And we do—a lot more—the following day, venturing into the historic (and histrionic) Spaccanapoli district in the centro storico. One of the neighborhood’s main arteries, the narrow Via dei Tribunali, resembles a long setup of crèches besieged by darting, beeping motorinos. Welcome to the home turf of traditional pizza napolitana. Gino Sorbillociao’s us at a marble table of his namesake pizzeria. Sorbillo, who is only 37, has a face from a Bronzino portrait, the kiss-kiss populist touch of a politico (he recently ran in a mayoral primary), and rock-star status among Napoli’s pizz-addicts.
“My nonna Carolina,” he hoots. “Twenty-one children—all pizzaioli!”
Though he churns out 10 times more pies (1,000 every day) than Coccia, Sorbillo still delivers an exemplary crust: on the robust, chewy side, but artfully blistered and bubbly. Neapolitans will insist that condimenti (toppings) should never—ever!—detract from the impasto (crust). But Sorbillo’s do. Behold the lyrical Mediterranean combo of shaved artichokes, Vesuvian Piennolo cherry tomatoes, aged goat cheese, and basil. Or the gutsy homage to the black Caserta pig, combining its strutto (lard) and salami with a salty, earthy, black-olive flourish. The classic margherita practically bursts with red, white, and green.
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To comprehend the new Neapolitan pizze, you need your pomodoro Ph.D. Sorbillo opens some boutique cans for instruction. Here are the elongated, bright-tasting tomatoes from Agrigenus, a cooperative, he says, that is run by the head of the San Marzano DOP; there’s a purplish, sugar-sweet specimen called tigrato nero. Cheese? Buffalo mozzarella is chichi, but the workaday cow’s-milk fior di latte melts better. I’m told a Caserta dairy is now producing a unique cow-and-buffalo blend for Sorbillo’s margherita.
Next, Sorbillo leads us off to his favorite nearby pizza parlors. At each we’ll try the specialties della casa. Spaccanapoli pizzerie often double as friggitorie (fried-snack joints), and at the 1936 Di Matteo, up Tribunali, we’re regaled with pizza-fritta magnificence. A giant golden-fried crescent, oozing ricotta and provola cheese dotted with ciccioli (cracklings), has me wondering how you can marry pizza-like chewiness with fritter-like fluffiness. A cult of Clinton has reigned here since the ex-prez famously stopped in for a bite in 1994. Other than Bill photos, Di Matteo is a well-lit neorealist dive with a thronged take-out counter and—it goes without saying—mementos of local soccer deity Diego Maradona.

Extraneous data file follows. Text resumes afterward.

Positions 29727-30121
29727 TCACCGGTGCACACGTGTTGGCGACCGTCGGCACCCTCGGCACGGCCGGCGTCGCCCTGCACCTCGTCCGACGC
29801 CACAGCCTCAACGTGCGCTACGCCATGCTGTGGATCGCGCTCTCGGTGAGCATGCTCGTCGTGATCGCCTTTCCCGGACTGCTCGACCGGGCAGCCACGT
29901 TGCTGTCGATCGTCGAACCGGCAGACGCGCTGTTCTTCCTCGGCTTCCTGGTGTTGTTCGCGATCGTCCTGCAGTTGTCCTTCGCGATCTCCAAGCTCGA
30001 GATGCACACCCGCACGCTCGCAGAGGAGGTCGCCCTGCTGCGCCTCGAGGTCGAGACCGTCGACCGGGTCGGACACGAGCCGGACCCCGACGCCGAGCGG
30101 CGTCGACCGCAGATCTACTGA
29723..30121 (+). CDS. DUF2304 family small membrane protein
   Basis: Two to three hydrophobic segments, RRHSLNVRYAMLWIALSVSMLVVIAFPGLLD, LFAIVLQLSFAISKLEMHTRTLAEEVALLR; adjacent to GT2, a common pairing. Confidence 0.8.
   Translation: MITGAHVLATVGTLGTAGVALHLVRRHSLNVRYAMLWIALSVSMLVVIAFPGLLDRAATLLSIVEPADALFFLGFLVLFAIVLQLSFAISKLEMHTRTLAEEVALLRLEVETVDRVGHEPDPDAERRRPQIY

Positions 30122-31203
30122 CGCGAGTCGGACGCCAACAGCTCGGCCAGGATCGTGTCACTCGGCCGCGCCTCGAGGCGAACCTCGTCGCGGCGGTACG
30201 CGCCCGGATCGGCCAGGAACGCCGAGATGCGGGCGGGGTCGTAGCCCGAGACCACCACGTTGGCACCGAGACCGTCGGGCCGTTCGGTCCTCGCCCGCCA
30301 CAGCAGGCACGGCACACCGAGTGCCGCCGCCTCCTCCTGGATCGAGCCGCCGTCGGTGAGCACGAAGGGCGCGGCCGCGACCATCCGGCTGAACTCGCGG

Sorbillo requests a marinara to go. “Why is Neapolitan pizza wet in the center?” he asks Socratically. “Because….” He folds his pie in four like a handkerchief—portafoglio to locals—creating a self-saucing package. “Because Neapolitan pizza is street food,” he declares. “Eaten on foot, on a bench.”
Or on a motorino? Like the one with the munching maniac who almost runs over us outside.
We arrive unscathed at the nearby Il Pizzaiolo del Presidente, opened in 2000 by the late über-pizzaiolo Ernesto Cacialli. Beyond the visual fanfare of the ubiquitous Bill hangs a photo of Cacialli with chefs Heston Blumenthal and Ferran Adrià. This sends Sorbillo into scientific mode. “Yeast and its environment interact,” he elucidates while we taste Presidente’s pizza with smoked Agerola provola cheese, basil, and those Vesuvian vine-ripened pomodorini. I comment on the crust’s remarkable suppleness.
“Each pizzeria is a unique microclimate,” he goes on. “The same pizzaiolo will make a distinctly different crust a few yards away.”
Enzo Cacialli, Ernesto’s son, possessed of the round brow and stout neck of a legionnaire, adds his two bits in a thick Neapolitan dialect. “A great pizza?” he philosophizes: “Amore. Passione. E sa-cri-fi-cio!” I refrain from materialistically mentioning the Maserati of pizza ovens crafted by the most in-demand third-generation forno artisan Stefano Ferrara. Del Presidente, Sorbillo, and La Notizia are all proud owners of a Ferrara forno, with its gorgeous mosaic-tiled exterior and a refractive brick vault that can take 1,600-degree heat.